Vengeance is one of the primal urges of human beings. When someone wrongs us, our first thought is usually that we should pay him back for what he has done. Our love for retaliation in kind has even entered our everyday language, appearing in phrases such as “Revenge is sweet.”
The Christian ethic, however, stands against this urge for personal vengeance. Paul says in today’s passage that no one should repay anyone “evil for evil” (1 Thess. 5:15). This is a natural outflow of his instruction that we show patience to everyone (v. 14), for it takes a great deal of patience with wrongdoers not to seek to avenge ourselves when we have been sinned against. Paul’s teaching basically summarizes what Jesus says in the Sermon on the Mount, especially when we consider that Paul also tells us to seek to do good to one another and, indeed, to everyone (v. 15). Jesus, after all, exhorts His disciples to turn the other cheek and to go the extra mile even for our enemies (Matt. 5:38–42).
It is important to understand that neither Paul nor Jesus is saying that Christians should never seek the punishment of evildoers or that we should simply let people abuse us. The emphasis is on not responding in kind to personal insults, as the striking of the cheek that Jesus mentions in the Sermon on the Mount is a euphemism for put-downs. In other words, when we feel that our honor has been assaulted by others, when we have been insulted or otherwise harmed in ways that fall short of criminal activity, we are not to seek revenge. However, it is appropriate to take matters to the civil authorities in the case of abuse and other criminal offenses. The church must get this right, for we invite others to dishonor the name of Christ when we do not protect God’s children from violence, particularly when we fail to protect the defenseless among us and do not call upon the civil authorities to investigate criminal offenses in the church when such investigations are mandated by the magistrate (Rom. 2:23–24; 13:1–7).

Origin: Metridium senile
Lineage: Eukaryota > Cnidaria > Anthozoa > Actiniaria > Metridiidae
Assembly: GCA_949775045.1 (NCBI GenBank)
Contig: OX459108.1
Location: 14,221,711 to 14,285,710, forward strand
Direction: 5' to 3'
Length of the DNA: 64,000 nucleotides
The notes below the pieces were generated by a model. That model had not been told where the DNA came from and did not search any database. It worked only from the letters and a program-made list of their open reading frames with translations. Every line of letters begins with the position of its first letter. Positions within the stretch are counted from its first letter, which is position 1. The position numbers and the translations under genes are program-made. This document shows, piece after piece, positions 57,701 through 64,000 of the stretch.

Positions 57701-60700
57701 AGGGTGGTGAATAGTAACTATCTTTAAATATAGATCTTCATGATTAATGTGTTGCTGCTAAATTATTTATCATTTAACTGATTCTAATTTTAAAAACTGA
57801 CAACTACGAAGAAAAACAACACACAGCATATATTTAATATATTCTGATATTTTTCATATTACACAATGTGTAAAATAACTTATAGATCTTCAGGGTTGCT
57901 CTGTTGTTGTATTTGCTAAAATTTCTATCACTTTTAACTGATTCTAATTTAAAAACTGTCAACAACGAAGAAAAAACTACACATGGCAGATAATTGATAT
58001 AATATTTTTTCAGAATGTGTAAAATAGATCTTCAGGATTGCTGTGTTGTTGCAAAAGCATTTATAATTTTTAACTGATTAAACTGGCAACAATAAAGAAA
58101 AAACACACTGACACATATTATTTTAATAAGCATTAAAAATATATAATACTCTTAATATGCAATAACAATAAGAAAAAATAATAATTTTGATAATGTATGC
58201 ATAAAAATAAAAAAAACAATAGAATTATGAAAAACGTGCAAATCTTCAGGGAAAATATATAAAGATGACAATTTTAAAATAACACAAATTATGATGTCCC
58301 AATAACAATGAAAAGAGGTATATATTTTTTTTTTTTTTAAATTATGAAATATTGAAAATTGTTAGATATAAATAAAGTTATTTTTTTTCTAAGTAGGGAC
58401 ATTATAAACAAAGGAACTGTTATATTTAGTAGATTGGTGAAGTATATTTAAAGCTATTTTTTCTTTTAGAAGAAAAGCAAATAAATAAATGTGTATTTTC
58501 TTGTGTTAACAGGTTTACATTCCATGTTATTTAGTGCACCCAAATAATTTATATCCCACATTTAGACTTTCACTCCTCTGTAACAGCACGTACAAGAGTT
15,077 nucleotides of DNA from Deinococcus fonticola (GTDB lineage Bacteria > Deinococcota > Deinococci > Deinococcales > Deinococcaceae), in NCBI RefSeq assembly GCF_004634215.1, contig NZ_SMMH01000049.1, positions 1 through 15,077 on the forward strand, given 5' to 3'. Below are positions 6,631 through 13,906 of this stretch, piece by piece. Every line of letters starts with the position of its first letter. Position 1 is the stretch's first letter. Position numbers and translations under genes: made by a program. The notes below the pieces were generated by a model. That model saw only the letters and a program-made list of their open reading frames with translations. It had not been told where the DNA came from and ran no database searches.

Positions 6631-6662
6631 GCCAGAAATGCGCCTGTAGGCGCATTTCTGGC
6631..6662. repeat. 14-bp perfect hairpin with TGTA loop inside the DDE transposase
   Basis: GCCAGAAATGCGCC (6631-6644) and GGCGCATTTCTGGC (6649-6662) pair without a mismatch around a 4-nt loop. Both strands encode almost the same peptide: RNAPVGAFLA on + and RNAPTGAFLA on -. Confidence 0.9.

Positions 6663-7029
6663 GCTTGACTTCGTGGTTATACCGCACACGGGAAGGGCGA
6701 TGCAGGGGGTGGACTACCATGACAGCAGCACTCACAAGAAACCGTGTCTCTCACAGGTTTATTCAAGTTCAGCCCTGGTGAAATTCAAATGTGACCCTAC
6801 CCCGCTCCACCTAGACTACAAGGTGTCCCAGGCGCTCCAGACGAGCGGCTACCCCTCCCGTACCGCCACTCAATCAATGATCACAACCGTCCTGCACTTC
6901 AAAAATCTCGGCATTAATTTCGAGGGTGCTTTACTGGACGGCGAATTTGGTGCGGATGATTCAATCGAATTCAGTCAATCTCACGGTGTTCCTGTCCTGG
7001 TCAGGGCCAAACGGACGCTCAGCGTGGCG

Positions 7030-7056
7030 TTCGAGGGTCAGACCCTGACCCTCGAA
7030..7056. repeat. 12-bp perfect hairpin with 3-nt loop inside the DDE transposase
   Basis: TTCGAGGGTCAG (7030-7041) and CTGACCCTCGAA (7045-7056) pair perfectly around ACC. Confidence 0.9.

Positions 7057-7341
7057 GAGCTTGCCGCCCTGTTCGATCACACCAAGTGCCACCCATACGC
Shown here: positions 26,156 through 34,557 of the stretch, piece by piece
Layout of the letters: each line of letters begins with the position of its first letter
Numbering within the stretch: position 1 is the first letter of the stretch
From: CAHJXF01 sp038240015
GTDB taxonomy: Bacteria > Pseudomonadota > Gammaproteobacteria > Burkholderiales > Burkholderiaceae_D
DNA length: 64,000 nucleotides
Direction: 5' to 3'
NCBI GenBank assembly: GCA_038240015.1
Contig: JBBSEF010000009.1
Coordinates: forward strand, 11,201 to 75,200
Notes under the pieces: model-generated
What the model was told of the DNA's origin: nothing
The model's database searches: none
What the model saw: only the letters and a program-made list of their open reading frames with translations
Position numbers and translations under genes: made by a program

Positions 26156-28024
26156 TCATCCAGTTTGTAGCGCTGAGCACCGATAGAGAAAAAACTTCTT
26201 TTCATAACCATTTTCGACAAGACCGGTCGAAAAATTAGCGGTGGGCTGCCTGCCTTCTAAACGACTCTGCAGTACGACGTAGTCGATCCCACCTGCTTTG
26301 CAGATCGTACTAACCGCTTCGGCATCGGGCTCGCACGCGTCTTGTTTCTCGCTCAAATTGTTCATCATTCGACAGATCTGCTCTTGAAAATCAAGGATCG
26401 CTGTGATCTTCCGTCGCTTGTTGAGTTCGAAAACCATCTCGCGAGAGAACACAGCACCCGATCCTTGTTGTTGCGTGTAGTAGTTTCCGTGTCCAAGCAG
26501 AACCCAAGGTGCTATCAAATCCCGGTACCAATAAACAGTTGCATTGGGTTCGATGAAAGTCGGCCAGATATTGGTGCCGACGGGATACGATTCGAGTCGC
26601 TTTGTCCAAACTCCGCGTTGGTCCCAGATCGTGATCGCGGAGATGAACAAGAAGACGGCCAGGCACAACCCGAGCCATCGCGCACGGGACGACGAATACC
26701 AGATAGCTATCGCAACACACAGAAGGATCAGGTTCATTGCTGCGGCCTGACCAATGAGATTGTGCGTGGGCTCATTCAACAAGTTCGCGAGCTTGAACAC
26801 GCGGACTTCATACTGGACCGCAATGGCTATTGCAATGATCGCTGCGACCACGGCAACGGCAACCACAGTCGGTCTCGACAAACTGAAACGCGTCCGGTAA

Not only must we refrain from personal vendettas, but we are to do good to everyone, even to those who are against us (1 Thess. 5:15). John Calvin comments, “We must not merely refrain from inflicting vengeance, when any one has injured us, but must cultivate beneficence towards all.” Only as we walk in the Spirit, seeking strength to obey Christ, will we be able to do such good.